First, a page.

Wednesday, August 17, 2011

Weapons of Mass Instruction

Weapons of Mass Instruction
John Taylor Gatto

The author of this book is famous for being New York state teacher of the year who quit, convinced that government schools are bad for children.

This book contains lots of interesting material, but it is so disorganized that it is hard to recommend. It feels as though it consists of material that was cut from another book.

Gatto argues that the real purpose of government ("public") schools is not to help students learn and flourish. Instead, it is to make them submit to authority, make them alike, determine proper social roles, sort them accordingly, disadvantage those deemed less fit, and select the next generation of the elite. He cites a number of quotes from the architects of the modern government school system to support this.

Gatto adds several personal stories of his battles with the school system including an attempt to fire him on false pretenses and a principle who called the police to interrupt his school assembly speech.

He cites a number of examples of people with little formal education inventing products, building large businesses, and otherwise achieving great things. While the examples are interesting, these may well be the exception, rather than a reliable model.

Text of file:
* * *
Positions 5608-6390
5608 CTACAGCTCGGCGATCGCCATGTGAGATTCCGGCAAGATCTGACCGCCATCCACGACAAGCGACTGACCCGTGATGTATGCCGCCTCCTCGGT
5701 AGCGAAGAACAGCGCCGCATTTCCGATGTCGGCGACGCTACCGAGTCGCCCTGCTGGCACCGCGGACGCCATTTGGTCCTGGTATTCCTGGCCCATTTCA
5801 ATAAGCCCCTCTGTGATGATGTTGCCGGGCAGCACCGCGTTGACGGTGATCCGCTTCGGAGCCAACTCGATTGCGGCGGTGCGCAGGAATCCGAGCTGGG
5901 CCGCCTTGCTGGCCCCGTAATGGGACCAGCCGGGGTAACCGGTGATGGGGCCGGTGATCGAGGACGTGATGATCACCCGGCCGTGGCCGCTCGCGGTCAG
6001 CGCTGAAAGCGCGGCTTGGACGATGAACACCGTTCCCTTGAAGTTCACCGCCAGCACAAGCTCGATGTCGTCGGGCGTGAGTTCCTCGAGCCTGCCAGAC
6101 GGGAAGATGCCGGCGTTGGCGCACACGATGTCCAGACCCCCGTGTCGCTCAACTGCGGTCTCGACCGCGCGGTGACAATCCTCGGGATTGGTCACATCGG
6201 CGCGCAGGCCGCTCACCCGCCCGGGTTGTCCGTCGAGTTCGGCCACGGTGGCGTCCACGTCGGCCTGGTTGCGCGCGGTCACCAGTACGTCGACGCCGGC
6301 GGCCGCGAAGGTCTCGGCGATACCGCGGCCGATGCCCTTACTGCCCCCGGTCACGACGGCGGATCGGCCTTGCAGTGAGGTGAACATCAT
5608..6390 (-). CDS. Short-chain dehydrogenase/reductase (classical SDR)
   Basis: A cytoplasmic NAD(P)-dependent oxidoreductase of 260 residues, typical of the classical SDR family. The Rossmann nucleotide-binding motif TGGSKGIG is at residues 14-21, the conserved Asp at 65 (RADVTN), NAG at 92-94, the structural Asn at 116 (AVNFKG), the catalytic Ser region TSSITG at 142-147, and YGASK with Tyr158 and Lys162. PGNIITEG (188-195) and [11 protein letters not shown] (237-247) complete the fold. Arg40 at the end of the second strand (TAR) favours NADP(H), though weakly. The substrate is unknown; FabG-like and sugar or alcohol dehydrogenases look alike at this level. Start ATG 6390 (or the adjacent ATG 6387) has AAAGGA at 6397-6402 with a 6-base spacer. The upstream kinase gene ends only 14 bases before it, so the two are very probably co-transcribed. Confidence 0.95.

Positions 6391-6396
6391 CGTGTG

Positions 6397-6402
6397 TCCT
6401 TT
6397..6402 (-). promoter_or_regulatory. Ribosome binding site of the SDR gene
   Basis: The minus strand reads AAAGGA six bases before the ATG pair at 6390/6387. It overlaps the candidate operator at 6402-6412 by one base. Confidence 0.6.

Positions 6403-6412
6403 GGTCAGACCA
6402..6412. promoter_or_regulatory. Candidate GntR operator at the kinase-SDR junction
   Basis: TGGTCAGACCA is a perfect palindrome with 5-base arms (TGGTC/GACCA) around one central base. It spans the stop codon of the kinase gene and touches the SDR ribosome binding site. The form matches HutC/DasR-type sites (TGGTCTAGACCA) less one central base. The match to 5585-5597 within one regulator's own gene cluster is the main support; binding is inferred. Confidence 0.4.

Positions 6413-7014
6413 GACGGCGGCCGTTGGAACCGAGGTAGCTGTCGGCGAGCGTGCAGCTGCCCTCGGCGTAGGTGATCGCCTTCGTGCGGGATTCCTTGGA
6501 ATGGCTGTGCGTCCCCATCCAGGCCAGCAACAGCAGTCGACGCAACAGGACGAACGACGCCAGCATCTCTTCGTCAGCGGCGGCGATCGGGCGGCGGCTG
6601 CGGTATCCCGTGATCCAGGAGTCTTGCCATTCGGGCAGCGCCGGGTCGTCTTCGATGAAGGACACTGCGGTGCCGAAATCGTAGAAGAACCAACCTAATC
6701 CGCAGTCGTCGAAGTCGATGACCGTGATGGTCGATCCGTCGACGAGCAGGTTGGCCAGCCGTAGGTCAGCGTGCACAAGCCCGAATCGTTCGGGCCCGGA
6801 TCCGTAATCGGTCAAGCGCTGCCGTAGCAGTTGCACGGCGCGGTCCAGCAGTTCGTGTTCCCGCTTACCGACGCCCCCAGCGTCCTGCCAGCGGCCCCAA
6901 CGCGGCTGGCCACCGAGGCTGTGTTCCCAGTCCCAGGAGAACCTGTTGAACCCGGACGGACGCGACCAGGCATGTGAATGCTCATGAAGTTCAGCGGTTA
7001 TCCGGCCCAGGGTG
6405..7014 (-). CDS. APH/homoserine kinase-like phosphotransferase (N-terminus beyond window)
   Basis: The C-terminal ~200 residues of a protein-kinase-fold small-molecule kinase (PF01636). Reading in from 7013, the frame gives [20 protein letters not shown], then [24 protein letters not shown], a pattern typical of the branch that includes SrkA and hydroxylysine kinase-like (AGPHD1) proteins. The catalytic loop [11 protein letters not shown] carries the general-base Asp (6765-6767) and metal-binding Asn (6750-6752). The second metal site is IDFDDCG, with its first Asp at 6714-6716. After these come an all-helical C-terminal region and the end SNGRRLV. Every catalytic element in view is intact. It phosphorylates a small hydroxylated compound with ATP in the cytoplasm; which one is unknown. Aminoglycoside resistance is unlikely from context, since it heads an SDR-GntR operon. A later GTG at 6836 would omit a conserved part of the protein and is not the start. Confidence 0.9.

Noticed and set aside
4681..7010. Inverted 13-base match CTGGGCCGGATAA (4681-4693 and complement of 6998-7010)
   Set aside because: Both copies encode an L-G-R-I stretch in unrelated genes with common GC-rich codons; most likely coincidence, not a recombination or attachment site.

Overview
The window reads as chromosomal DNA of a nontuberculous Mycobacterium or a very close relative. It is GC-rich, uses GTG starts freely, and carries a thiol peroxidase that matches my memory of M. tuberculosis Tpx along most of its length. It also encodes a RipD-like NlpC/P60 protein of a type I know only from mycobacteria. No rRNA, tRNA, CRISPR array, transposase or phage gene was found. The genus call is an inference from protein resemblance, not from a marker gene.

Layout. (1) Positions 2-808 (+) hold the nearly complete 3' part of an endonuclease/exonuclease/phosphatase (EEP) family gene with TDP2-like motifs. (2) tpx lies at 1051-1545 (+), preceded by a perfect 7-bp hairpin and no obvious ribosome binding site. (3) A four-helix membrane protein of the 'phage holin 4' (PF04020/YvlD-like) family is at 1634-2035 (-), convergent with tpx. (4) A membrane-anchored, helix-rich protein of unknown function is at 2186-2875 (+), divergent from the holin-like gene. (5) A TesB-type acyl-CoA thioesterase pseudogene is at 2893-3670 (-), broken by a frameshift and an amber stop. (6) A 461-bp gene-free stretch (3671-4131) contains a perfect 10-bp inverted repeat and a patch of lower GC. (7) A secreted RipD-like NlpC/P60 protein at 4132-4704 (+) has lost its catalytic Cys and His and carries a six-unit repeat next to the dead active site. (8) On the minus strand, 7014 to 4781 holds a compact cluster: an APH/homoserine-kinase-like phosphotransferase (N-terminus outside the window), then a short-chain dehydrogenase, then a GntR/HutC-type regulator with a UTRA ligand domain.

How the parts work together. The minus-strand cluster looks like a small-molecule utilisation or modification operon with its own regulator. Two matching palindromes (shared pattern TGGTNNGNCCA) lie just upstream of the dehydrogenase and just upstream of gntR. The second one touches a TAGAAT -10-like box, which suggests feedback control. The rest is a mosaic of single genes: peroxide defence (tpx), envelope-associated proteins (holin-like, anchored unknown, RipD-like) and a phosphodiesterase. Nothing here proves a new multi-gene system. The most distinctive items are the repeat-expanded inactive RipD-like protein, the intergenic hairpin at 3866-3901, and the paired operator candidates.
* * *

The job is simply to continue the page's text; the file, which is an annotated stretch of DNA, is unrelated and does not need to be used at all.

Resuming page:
Gatto is an advocate of 'unschooling', in which students are basically left free to explore their interests, and there is no formal curriculum. While there merit to encouraging students to follow their interests, I am skeptical that you can do without any curriculum.

Gatto inveighs against standardized testing, and advocates that students refuse to take them.

Gatto believes that most students are capable of much, and their abilities are being suppressed by the system. He is on the political right, but his views contrast sharply with another segment of the (paleoconservative) right, which argues that intelligence and genes largely determine academic outcomes, and there is relatively little room for improvement. It would be interesting to see each discuss the others' views.

Weapons of Mass Instruction is interesting, but often frustrating due to its lack of organization.

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